NEW YORK—No social institutions are safe from Joe Orton’s withering pen in his play Loot. Not for the prudish or faint of heart, the play is, however, very, very funny.
It’s a busy day in the London home of the McLeavy family. This day the family is short by one member, as wife and mother Mrs. McLeavy has recently died. Her coffin takes the place of honor center stage (through the good graces of set designer Narelle Sissons).
The overly solicitous and too-attractive-for-a-nurse Fay (Rebecca Brooksher) is hinting to the man of the house (Jarlath Conroy) that he remarry—and soon.
She observes that a fortnight would mark a suitable period of mourning. She herself is available and would make an eminently suitable mate, as she has had seven marriages. Sadly, all her husbands have died.
McLeavy’s son, Hal (Nick Westrate), in league with his buddy Dennis (Ryan Garbayo), seeks to hide a large sum of money in the armoire. The “loot” is the result of the two young men tunneling through the wall of the funeral home (where Dennis works) to the bank next door.
All might have proceeded smoothly, except that a sleuth, both sharp and flat, one might say, is on to them—or on to something.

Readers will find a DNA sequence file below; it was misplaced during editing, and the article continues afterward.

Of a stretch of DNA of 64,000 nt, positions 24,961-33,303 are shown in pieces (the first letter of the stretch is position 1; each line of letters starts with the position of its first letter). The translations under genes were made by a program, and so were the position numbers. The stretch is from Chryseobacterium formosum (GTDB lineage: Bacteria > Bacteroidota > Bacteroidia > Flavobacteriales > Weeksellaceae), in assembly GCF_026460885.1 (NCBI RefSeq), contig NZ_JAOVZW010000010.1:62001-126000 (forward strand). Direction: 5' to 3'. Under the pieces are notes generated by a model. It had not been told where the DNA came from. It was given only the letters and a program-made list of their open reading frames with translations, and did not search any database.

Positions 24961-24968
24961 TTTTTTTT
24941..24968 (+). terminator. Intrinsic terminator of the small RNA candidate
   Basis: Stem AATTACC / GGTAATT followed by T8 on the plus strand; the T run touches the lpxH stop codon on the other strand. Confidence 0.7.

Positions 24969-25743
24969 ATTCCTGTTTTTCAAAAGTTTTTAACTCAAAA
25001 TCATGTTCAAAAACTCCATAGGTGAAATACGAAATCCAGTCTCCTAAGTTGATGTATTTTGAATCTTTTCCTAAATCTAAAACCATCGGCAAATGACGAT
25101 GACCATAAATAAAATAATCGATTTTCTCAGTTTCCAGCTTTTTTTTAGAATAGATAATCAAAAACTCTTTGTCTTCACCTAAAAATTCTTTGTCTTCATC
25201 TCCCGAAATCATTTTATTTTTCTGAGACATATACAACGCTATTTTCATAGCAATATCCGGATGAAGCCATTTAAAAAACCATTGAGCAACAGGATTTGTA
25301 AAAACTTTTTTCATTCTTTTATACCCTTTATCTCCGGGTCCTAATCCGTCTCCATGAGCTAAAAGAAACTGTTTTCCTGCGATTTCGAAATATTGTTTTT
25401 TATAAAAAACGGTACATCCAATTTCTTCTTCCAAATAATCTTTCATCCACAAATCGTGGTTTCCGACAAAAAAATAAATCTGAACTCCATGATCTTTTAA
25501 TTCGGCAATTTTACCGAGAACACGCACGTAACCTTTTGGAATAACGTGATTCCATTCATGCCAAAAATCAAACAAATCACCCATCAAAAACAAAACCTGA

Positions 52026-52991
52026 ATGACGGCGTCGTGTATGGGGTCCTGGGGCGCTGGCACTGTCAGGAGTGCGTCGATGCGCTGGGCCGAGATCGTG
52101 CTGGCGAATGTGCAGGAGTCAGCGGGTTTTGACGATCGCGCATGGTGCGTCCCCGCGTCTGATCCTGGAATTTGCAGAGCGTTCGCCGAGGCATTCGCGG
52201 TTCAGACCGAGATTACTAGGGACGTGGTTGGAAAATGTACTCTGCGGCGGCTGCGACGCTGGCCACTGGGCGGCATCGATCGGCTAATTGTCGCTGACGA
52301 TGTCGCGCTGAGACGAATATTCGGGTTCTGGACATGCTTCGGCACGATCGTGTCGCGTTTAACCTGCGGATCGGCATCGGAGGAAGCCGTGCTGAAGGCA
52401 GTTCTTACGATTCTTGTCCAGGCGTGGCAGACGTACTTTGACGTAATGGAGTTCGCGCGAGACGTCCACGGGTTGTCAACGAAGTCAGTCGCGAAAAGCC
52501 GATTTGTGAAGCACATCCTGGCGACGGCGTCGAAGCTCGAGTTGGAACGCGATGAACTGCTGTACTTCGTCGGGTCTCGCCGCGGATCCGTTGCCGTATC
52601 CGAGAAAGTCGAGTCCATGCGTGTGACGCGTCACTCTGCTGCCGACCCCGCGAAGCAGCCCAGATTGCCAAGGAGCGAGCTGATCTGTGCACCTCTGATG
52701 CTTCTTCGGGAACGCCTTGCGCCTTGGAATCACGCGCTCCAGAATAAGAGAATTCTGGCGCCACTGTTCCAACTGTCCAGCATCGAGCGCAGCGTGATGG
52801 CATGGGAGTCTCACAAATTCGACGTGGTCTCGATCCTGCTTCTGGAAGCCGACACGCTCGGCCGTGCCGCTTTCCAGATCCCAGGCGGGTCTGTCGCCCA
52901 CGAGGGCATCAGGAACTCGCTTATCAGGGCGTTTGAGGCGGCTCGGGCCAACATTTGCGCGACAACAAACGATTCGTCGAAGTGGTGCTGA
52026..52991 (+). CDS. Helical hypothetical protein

The pompous figure of Truscott (Rocco Sisto) claims to be an inspector from the Water Board, although he is obviously a police person of some sort, making copious notes in a small notebook.
Truscott’s presence brings about a clamor of activity, as the two thieves endeavor to hide the money. They transport the body of Hal’s mother into the closet and place the money in the coffin. Finally, the money ends up just where the two young scamps don’t want it.
In the course of things, the Catholic Church, the judicial system, and other institutions come in for a trouncing. A glass eye somehow enters the picture and goes bouncing about.
Eric Martin Brown performs the small role of a police officer.
Performances, under the direction of Jesse Berger, founding artistic director of Red Bull Theater, are good. I am puzzled, however, by the extreme style of Rocco Sisto, who in my opinion goes overboard as a farceur.
Less might have been more. I would have preferred a more realistic style all around.
In any case, Loot, being both silly as well as serious, does make for a fun evening in the theater. It is by a playwright who tragically left the world at the young age of 34, and who would have undoubtedly contributed more to the theater.
Lucille Lortel Theatre
121 Christopher Street
Running Time: 2 hours, 15 minutes
Closes: Feb. 9
Tickets: 212-352-3101 or visit RedBullTheater.com
Diana Barth writes and publishes New Millennium, an arts publication. For information: firstname.lastname@example.org.